Marcy Darnovsky: And I wanted to add that under his leadership, the Haas Institute has organized a series of biannual conferences called Othering and Belonging. Which has the wonderful tagline, advancing scholarship, narratives, movements, systems and policies that support a more fully inclusive, we.

Marcy Darnovsky: Bill McKibben is an author, an environmentalist, an activist. Early in his career he was a staff writer for the New Yorker and then in 1989 he wrote a book called The End of Nature. Which is widely credited as the first book on global warming for the general public. In 2008, he with a group of students at Middlebury College co-founded the organization 350.org.

Marcy Darnovsky: And I think there's some folks here from 350 tonight as well. 350.org is the first global grassroots climate change movement and it's organized 20,000 rallies in every country in the world except for North Korea. Bill didn't personally organize all 20,000. But Bill has been recognized for his work by the Right Livelihood Prize, the Gandhi Prize and the Thomas Merton Prize.

Marcy Darnovsky: And he's written more than a dozen books. And the most recent, which he actually was the instigating factor for tonight's conversation is called Falter: Has the Human Game Begun to Play Itself Out? And you'll hear more about that.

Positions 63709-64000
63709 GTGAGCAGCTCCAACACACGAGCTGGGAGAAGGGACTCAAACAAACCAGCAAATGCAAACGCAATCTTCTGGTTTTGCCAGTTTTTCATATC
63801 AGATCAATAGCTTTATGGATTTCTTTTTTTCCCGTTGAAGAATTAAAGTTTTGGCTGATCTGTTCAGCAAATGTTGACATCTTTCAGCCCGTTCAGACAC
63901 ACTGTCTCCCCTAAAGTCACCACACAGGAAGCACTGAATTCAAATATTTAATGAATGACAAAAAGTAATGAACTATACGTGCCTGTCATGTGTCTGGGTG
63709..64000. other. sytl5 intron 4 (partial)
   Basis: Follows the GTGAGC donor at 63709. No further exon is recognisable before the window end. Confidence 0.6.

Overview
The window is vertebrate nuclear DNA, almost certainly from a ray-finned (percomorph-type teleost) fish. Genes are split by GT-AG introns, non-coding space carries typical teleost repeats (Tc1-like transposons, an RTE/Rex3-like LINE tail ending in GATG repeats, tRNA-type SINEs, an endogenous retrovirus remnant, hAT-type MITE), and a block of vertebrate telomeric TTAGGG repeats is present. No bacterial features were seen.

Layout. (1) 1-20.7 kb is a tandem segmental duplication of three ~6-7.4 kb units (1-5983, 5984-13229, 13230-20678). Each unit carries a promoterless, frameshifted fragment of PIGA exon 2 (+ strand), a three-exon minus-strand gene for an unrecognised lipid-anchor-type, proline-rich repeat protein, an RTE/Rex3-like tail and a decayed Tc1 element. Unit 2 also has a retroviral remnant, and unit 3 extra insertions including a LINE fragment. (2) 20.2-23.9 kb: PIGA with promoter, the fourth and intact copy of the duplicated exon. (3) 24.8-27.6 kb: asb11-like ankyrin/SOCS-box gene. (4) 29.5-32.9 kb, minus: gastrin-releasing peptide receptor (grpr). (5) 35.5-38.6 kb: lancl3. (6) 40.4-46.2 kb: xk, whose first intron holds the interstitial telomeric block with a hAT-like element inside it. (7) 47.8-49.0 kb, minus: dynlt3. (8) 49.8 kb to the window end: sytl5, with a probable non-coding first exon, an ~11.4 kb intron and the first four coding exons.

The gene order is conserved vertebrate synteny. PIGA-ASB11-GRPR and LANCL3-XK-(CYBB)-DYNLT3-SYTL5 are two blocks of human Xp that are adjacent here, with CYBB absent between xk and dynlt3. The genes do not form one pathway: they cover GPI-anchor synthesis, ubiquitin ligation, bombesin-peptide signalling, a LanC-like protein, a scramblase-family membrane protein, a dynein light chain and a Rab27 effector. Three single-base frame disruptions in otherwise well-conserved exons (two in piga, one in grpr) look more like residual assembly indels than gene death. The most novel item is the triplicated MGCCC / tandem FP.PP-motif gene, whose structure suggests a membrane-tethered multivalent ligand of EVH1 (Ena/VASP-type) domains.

Marcy Darnovsky: Finally I want to introduce Osagie Obasogie. And Osagie actually wears a hat for each of the three co-sponsoring organizations. Two are part of his title at UC Berkeley, he is the Haas distinguished chair and professor of bioethics in the joint medical program in the School of Public Health here at UC Berkeley.

Marcy Darnovsky: And he chairs as I said, tried to say before, he chairs the Haas Institutes Diversity and Health Disparities Research Cluster. He is also a long time senior fellow at the Center for Genetics and Society. His, a recent book with Becky is well known for in 2013 is called Blinded by Sight: Seeing Race In the Eyes of the Blind.